In truth, the students were not being tested for their ability to “see” what was already there, but what would appear there in the future. Students entered a guess as to which curtain the picture was behind, but the space behind both curtains was actually initially empty. After the computer recorded the guesses, a randomized process chose and placed a picture behind one of the curtains (also chosen randomly) seconds later. The picture was revealed to the students, who were then given a few moments to “recover” before the next trial. Each student viewed 36 pictures total. By Bem’s logic, this methodology allowed him to look back on students’ guesses and see whether they matched what had eventually come to pass at a rate higher than chance. Bem found that students correctly identified the future positions of the erotic pictures at a rate significantly (in statistical terms, though maybe not common-sense ones) higher than chance—53.1 percent. Perhaps some of us really can tell when we’re about to see something sexy. There are less-useful superpowers.
Unsurprisingly, Bem’s study—and his concluding claims that he had found statistically significant support for psi phenomena—was met with substantial resistance and criticism. His methods sparked a debate on the merits of “statistical significance” in social science research, and there were questions about the completeness of his methodology. Then there are the theoretical quandaries, like whether it really counts as “predicting the future” when the outcome is merely a randomized picture that could just as easily have been something else. It might be technically accurate, but it’s not an especially romantic understanding of what it might mean if there were people among us who knew what will happen to you and me. (Bem’s picture collection notwithstanding.)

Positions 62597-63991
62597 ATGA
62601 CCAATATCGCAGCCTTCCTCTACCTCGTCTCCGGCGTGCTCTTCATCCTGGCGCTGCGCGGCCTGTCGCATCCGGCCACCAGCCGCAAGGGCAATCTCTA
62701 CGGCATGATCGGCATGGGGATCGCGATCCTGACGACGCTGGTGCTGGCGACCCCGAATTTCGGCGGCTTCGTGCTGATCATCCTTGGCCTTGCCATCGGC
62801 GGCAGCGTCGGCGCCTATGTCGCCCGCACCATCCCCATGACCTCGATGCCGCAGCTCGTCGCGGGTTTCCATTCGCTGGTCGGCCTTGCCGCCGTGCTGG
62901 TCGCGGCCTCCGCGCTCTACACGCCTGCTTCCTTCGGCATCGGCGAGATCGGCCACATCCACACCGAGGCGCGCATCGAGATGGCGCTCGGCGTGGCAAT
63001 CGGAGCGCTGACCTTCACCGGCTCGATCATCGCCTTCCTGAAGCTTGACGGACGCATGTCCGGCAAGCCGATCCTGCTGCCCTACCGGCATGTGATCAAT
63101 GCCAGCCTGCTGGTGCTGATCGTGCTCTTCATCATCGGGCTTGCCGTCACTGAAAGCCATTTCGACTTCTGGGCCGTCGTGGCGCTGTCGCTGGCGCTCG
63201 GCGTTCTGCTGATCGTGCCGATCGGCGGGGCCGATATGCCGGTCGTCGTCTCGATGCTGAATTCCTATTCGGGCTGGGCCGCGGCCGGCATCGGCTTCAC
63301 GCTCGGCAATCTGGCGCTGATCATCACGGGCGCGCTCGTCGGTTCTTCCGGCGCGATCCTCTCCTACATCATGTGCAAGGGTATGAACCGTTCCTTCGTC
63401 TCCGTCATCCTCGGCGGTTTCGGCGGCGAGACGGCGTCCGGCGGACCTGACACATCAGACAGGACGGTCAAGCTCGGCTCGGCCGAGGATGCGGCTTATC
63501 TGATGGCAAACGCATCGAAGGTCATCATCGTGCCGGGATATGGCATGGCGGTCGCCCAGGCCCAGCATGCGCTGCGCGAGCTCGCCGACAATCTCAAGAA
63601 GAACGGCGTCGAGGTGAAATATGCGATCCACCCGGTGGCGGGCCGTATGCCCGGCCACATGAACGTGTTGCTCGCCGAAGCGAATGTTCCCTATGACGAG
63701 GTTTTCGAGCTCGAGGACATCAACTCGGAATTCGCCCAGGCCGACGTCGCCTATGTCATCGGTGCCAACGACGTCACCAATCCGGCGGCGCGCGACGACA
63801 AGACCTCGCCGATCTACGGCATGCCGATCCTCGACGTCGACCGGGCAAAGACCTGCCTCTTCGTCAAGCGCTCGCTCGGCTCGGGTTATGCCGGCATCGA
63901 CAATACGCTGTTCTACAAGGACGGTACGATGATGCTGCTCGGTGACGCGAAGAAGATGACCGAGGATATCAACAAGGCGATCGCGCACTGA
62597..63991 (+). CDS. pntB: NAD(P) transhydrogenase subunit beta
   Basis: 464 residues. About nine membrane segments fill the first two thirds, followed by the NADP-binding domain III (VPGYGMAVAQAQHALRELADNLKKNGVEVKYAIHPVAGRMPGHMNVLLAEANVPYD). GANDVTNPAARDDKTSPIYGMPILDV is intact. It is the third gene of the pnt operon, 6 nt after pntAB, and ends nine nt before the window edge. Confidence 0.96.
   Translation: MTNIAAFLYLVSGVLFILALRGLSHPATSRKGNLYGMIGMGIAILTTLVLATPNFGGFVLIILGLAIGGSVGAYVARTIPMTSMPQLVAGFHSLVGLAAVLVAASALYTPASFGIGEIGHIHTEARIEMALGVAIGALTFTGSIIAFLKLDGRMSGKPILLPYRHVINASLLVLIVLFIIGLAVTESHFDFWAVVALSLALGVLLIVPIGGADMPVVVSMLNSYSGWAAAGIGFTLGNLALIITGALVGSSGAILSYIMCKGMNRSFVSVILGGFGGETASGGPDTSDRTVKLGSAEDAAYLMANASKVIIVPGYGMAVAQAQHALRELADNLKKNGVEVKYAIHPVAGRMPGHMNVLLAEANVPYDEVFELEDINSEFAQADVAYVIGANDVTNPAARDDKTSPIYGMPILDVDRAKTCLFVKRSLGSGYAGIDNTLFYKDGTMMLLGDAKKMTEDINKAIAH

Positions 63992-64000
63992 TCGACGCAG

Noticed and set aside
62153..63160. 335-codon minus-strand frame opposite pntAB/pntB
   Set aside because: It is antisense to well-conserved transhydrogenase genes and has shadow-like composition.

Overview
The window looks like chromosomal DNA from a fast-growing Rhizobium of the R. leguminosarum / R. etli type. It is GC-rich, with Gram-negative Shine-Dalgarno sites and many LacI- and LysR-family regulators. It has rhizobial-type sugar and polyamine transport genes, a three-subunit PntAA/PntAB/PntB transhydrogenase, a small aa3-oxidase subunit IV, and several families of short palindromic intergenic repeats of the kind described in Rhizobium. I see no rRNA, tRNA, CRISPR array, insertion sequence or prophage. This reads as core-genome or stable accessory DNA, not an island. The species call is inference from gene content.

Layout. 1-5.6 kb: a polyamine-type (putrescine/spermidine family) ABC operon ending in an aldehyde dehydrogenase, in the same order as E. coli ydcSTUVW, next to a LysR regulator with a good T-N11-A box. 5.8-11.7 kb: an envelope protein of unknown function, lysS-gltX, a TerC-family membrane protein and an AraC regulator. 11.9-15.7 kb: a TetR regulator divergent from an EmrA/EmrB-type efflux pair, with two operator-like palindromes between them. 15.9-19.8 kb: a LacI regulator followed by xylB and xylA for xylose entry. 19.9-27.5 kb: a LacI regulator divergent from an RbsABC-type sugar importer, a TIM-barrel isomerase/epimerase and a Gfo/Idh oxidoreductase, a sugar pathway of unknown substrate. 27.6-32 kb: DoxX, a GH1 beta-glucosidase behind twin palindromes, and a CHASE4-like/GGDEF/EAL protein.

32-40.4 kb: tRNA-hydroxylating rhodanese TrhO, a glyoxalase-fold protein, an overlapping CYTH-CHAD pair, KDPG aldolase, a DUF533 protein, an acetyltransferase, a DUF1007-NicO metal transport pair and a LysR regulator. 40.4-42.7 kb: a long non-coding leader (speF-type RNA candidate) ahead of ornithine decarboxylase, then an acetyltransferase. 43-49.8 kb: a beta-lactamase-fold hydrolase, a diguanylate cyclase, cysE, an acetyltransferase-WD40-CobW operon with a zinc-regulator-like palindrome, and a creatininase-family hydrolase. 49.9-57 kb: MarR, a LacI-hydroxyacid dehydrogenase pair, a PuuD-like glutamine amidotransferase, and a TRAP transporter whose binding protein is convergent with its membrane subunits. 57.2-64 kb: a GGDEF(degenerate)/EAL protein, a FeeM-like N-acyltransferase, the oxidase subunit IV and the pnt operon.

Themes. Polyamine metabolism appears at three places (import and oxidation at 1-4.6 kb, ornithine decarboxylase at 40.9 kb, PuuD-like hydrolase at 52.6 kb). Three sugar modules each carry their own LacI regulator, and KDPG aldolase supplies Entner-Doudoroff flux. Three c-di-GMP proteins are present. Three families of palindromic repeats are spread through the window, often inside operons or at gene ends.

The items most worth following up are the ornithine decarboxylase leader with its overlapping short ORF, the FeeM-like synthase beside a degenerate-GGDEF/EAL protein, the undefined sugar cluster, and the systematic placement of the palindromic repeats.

But it’s hard not to pull for a guy like Bem, or maybe a fan of his, and hope that someone nails down some proof of psi phenomena eventually. What we’d do with that information—whether it’d make us better and purer, like Scrooge, or worse, cowering hermits instead—is another question. It would still be nice to know if we could know. And, if for no other reason, I can’t imagine there’s another research topic about which it could be more satisfying to be able to say, “I told you so.”